I have recently contended in an article (here) that the London Riots of the summer of 2011 were the cause of a perceived lack of opportunities for upward mobility. I contended that policies that raise the cost of living (zoning laws, import duties, regulations on businesses) are combined with policies that reduce the possibilities of employment as well as the rewards of employment. I put considerable emphasis on the perverse effects of occupational licensing and its rise in the United Kingdom.
There is considerably litterature on the issue of occupational licensing in the United States (where nearly 30 % of occupations are subject to licensing) and the possible effects it has on low skill labour (mostly uneducated natives and African-Americans). There is less data available on the case of the United Kingdom, but the little data we do have does point to a steady rise in the number of jobs being more tightly regulated through licensing (see graph below derived from this paper)
What are excess profits? How do we define them ? Companies that produce goods and services that we will demand regardless of price (oil and pharmaceuticals) are believed to be benefitting from the ineslaticity of our demand and hence charging us excessive profits. However, what would you say that periodicals publishers and book publishers have higher profit margins than oil producers and refiners?
I took the time to use Yahoo! Finance to see how large (or small) are profit margins by industry. It is an interesting since oil and gas refining, generic drug manufacturing, oil and gas pipelines and major oil and gas integrated firms have net profit margins of 2.9 %, 4,7 %, 5.3 % and 6.8 %. This is compared with confectioners at 7.3 %, toys and games at 9.6 %, soft drinks at 14.2 % and periodical publishing at over 52%.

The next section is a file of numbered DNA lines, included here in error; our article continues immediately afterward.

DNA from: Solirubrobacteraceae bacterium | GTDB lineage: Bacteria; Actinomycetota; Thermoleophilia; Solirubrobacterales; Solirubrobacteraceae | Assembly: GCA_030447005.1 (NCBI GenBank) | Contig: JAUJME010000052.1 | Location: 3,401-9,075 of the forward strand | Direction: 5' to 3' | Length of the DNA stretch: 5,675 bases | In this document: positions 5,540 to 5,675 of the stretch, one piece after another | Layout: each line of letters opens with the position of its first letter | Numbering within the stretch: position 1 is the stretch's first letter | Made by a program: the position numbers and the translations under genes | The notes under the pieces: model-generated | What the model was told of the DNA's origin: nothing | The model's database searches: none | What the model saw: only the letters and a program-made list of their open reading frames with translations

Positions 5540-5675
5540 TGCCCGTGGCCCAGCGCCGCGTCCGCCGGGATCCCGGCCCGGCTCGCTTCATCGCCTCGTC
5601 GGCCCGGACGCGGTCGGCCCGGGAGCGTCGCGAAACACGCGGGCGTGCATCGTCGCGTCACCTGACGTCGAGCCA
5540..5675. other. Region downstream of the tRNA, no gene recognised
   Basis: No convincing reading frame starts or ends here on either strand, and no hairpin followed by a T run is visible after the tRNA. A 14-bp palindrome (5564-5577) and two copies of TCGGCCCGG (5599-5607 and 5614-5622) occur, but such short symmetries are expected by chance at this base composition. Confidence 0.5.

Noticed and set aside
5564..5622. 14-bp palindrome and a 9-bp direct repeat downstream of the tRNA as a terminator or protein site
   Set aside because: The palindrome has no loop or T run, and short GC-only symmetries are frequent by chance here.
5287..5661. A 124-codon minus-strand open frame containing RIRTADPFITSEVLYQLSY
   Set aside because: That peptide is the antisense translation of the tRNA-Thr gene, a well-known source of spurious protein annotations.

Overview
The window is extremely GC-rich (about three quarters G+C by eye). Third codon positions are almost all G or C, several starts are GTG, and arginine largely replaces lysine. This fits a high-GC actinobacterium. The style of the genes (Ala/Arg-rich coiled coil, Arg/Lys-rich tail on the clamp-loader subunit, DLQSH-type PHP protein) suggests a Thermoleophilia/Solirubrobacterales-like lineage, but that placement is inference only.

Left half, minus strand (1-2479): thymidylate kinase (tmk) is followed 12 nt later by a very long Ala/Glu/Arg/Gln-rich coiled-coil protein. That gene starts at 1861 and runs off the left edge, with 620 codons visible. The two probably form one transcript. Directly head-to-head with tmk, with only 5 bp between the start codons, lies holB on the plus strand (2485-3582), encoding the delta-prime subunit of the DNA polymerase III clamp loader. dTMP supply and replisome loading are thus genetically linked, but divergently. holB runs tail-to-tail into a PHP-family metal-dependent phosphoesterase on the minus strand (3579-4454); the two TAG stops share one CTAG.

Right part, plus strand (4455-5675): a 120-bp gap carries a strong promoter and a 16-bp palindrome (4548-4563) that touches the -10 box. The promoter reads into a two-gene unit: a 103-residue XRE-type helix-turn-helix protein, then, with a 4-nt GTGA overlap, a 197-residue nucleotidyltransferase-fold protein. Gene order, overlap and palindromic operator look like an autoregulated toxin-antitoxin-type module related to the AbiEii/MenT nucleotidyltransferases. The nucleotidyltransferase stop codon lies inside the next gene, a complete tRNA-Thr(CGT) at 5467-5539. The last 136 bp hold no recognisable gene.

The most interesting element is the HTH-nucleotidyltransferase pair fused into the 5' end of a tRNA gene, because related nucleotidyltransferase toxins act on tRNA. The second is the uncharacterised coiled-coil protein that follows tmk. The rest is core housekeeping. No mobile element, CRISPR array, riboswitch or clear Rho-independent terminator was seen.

See the table below
With my friend and colleague Pierre Simard from the École Nationale d’Administration Publique in Québec city, I have published an op-ed in the second largest french newspaper in North America, La Presse, arguing that free trade and free markets have made the world safer. In short, I argue the case of the capitalist peace. In reaction to the article, some have criticized our points despite quoting a vast series of econometric articles (from Erich Weede to Steven Polachek without forgetting Erik Gartzke, Alan Taylor, Reuven Glick and numerous others). So I have decided to include some graphics derived from the Human Security Report which show a reduction in violence since the 1950s – meaning since the beggining the Thirty Glorious, the reduction of formal trade barriers, the explosion of foreign investment, the reduction in transaction costs, cheaper communications and an increase in economic freedom.
Indeed, a safer world…
Note : All the data will be republished in my “data sets” section.
In my recent interview on CHOI Radio X, I mentionned that income growth for unilingual francophones in Quebec has been the the fastest of all linguistic groups since 1970. This claim has been questionned by some critics of mine. To dissipate any doubts about the validity of my claims, I am adding a new data set to this blog dervied from a 2007 paper by Vaillancourt, Vaillancourt and Lemay published at the C.D. Howe. I am also adding the two following graphs as evidence.
As we can see, unilingual francophones and bilingual francophones (first language) have the fastest growth of all since 1970. This means that we can see the following convergence in incomes as we can see in the following graph.
For those who are still skeptical of this claim of mine, you can also consult the 2008 article of David Albouy in the Canadian Journal of Economics which evaluates the wage gap betwen anglophones and francophones in Quebec since 1970. He, like Vaillancourt and al., arrives to the same conclusion regarding convergence in income.